Beth Carr explores how we struggle to switch off from social media
Think about the first thing you do when you wake up in the morning. Or the last thing you do at night. Or the thing that comes top of your procrastination list throughout the day. If it starts with ‘F’ and ends with ‘book’ you are not alone, and for some students websites like Facebook, Twitter and Instagram take up huge amounts of their time. What makes it worse is that social media is central to many aspects of student life and switching off is something that seems near impossible without extreme fears that you are missing out. Social media is the first port of call for sports, societies and media outlets to post their news and let members know what’s going on, because members are most likely to see it there.
Before the social media boom you would find out about your friend’s new boyfriend or job via a carefully crafted letter, or at least via text. Now there’s no personal touch, just a blanket tweet or status update presented to the world saying “look at me, this is my life”. We present an image on social media and, more often than not, that image is as close to perfection as we can manage. Social media so often obscures the parts of our lives that we’d rather nobody saw. We bury the breakdowns in Bedford, airbrush the bags under our eyes and focus on the good times.
The reliance on technology extends far further than Facebook and onto our phones. Our apps cover social media, games and even email, making it hard to be uncontactable or out of the loop. Some weeks, especially in the midst of deadlines, college emails can fill up with department reminders, meeting arrangements with tutors and spam from various societies you signed up to and then immediately regretted when you realised you had neither the interest not the money to join. Sifting through the emails and notifications become yet another form of unneeded procrastination.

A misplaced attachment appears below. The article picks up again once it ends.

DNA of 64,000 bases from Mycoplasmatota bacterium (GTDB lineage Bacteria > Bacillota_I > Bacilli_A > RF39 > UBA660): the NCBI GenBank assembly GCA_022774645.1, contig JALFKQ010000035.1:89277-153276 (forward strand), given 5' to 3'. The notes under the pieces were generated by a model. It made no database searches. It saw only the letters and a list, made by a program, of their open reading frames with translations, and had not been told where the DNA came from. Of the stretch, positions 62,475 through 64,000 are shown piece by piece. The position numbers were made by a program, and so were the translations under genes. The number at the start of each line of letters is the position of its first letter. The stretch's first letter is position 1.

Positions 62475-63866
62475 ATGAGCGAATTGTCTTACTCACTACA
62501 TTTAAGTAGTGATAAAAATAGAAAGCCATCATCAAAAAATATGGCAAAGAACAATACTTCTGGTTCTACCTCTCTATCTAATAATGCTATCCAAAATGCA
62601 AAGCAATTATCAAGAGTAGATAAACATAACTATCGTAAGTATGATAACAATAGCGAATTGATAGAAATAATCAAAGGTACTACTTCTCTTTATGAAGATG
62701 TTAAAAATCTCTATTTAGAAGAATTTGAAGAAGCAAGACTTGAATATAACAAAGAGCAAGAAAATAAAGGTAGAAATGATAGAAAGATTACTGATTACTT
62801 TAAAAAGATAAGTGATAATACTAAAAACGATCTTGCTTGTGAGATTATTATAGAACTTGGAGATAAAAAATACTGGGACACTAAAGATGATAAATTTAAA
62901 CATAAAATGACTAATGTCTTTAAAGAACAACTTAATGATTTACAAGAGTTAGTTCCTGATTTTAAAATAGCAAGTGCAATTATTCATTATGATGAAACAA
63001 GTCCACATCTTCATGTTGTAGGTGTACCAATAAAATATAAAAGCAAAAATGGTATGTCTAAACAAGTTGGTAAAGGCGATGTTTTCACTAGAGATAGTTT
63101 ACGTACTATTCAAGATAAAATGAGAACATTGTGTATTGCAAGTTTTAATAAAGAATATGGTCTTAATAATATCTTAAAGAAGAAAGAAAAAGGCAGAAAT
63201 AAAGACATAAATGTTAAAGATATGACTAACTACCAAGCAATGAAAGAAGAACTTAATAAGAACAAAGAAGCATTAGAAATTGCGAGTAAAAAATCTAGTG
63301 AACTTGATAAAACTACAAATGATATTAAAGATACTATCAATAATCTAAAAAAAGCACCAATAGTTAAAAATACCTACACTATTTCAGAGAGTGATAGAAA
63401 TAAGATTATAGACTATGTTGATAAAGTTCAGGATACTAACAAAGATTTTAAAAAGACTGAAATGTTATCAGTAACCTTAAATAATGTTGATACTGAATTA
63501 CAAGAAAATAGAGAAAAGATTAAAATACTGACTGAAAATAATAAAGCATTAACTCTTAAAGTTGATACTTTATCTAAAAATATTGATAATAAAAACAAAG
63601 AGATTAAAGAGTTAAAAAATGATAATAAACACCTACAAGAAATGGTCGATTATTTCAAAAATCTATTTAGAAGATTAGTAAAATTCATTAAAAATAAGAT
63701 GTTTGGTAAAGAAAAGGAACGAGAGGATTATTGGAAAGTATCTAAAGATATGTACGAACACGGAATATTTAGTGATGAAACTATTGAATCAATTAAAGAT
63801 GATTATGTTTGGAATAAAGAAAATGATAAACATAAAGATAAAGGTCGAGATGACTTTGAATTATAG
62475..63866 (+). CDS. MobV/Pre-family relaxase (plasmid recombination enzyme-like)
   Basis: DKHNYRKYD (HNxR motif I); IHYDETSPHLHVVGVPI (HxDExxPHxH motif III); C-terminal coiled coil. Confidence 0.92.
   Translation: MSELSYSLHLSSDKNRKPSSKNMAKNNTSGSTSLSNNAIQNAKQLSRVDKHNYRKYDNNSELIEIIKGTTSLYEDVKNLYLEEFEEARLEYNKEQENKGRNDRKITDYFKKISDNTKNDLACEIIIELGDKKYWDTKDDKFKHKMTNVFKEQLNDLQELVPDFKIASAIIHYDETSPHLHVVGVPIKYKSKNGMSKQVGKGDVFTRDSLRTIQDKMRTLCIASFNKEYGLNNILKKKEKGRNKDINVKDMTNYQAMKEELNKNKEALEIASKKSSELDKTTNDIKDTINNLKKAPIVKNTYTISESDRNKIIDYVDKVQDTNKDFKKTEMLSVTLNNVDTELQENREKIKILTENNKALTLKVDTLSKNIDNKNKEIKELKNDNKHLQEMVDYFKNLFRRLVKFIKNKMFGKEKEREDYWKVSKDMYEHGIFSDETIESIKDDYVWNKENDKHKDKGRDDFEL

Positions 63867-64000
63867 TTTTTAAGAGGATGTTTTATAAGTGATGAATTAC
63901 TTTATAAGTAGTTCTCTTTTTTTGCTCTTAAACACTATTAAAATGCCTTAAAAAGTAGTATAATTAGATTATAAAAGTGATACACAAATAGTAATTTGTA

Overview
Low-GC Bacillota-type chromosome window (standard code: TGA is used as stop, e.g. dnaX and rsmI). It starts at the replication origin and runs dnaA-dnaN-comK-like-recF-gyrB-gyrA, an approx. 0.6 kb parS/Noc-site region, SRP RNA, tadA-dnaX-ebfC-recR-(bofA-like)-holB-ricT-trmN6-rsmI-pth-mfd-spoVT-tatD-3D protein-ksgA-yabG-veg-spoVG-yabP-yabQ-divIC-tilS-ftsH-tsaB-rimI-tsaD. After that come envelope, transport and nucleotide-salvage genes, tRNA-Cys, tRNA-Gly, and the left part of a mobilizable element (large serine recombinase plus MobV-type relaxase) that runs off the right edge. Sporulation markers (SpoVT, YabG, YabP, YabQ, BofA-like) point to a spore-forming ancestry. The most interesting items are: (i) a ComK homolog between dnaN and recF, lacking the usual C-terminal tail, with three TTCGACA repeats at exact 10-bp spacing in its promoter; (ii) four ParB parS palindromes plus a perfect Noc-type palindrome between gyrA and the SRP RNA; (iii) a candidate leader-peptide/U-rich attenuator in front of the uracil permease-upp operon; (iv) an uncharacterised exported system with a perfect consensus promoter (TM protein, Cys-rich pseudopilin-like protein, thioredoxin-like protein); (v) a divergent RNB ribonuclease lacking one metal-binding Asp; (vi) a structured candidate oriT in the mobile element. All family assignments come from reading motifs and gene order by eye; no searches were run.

I’ve tried multiple times to switch off from social media. Yet a day at work away from my phone brought sixteen notifications from Facebook alone: posts, messages and events which I would otherwise not know about if I had not checked. But when I went through them, how many did I really care about? Three or four maximum. Gone are the days of Farmville requests, but these are rapidly replaced by a myriad of invitations to launch nights, fundraisers, and reminders of society events. However, amongst information that seems pointless there are the gems of information that make logging on worthwhile: a new opportunity with your favourite society, timings for that show on campus you don’t want to miss, or just the fact that an old friend finally got a boyfriend.
Facebook, and the internet in general, is extensive, we become slaves to the information it provides and obsess over every word, but it has become the backbone of student society. We cannot avoid social media but it should prompt a rethink of how we interact with others. Don’t waste your time scrolling through what life could be like – do something and get back in touch with reality!